Angelo Maria Maffucci (1845-1903) and the Beginning of Pathological Anatomy in Pisa

Rosalba Ciranni, Valentina Giuffra, Silvia Marinozzi, Gino Fornaciari

Abstract


In 1884, at the Faculty of Medicine of the University of Pisa, the new chair of pathology was inaugurated and Angelo Maria Maffucci was appointed first director. Angelo Maffucci was born in 1845 in Calitri, near Avellino, from a farming family. After graduating in medicine at Naples, in 1872, he started his scientific work at the institute of pathology, under Otto von Schron (1837-1917). He was professor of general pathology in Messina than Professor of pathology at the university of Catania. In 1884 assumed the role of chairman of pathology at the university of Pisa, where he died in 1903. His scientific contribution is recorded in the massive collection of his per­sonal notes, sketchbooks and watercolours. In 1881 he described, for the first time, the disease characterized by an enchondroma with multiple angiomas, known as Maffucci's Sindrome. The most important scientific contribution was in the field of tuberculosis. Maffucci asserted that avian tuberculosis had a different aetiology from the bovine and human forms. This revolutionary theory caused a strong scientific conflict with Robert Kock. In the last years of his life his pionering reserach provided the basis for the following modern investigations to produce vaccines from living bacilli. As a person he was described as brilliant and modest, shy and rigorous.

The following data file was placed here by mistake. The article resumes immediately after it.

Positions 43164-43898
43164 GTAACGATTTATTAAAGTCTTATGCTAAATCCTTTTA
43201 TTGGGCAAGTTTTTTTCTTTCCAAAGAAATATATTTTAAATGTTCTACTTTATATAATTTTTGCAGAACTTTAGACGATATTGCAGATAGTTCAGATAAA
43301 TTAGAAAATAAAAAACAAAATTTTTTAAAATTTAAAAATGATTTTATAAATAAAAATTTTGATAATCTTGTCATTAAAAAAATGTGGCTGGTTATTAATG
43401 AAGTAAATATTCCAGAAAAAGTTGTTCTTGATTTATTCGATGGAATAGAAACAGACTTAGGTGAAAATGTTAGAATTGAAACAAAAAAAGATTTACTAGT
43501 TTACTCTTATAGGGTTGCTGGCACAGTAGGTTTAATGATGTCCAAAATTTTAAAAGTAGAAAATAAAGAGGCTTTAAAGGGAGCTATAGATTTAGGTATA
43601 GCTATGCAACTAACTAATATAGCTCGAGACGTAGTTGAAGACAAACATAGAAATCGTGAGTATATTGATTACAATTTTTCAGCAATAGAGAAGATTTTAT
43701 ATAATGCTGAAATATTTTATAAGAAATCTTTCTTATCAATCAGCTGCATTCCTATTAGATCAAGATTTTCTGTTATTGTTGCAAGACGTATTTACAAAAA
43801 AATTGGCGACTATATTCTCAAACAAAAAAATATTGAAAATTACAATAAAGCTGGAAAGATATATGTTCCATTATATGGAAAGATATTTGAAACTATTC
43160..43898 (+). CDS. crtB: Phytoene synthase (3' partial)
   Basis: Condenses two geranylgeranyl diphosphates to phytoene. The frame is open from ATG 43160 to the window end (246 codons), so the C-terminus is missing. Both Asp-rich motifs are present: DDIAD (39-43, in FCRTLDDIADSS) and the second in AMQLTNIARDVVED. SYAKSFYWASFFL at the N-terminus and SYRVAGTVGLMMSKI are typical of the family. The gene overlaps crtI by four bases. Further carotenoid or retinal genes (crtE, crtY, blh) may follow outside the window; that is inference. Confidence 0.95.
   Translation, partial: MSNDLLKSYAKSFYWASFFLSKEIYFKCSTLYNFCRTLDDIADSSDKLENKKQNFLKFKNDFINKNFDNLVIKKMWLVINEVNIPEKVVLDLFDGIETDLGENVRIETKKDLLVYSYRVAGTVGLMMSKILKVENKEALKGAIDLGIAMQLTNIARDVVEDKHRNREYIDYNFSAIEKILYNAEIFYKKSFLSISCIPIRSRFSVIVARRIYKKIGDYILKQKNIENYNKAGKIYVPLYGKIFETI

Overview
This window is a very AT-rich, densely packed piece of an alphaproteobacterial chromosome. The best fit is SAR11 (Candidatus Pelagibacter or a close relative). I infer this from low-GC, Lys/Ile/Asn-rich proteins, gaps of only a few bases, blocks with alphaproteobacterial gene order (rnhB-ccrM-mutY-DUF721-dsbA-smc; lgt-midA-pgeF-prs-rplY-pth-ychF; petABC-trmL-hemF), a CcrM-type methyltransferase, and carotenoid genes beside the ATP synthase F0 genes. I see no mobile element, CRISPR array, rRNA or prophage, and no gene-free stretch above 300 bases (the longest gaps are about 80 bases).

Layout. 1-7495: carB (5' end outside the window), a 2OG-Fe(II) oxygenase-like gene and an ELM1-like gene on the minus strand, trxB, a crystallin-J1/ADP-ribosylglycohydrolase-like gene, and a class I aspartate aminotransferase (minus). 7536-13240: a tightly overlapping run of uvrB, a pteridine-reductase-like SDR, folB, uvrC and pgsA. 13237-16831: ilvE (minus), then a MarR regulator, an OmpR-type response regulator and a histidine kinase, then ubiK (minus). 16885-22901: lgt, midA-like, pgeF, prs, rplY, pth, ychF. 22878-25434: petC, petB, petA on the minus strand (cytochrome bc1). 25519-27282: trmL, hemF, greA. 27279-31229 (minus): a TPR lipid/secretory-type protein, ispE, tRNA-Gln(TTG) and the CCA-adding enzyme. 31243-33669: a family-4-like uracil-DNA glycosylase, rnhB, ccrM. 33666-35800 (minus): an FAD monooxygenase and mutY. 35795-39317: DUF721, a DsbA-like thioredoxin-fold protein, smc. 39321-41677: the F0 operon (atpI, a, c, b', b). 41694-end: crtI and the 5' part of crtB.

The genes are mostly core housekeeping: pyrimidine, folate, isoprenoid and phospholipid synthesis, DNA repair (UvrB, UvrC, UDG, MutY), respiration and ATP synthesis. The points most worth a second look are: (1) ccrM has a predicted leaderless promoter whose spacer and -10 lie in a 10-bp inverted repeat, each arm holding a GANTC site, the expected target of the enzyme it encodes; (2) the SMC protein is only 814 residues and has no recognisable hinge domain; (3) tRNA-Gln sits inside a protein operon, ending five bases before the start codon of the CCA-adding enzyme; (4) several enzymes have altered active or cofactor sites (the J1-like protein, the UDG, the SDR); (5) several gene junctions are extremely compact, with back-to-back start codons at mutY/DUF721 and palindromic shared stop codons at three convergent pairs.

Key words: XIX century Italy - Maffucci's syndrome - Infectious diseases -Tuberculosis. 

 


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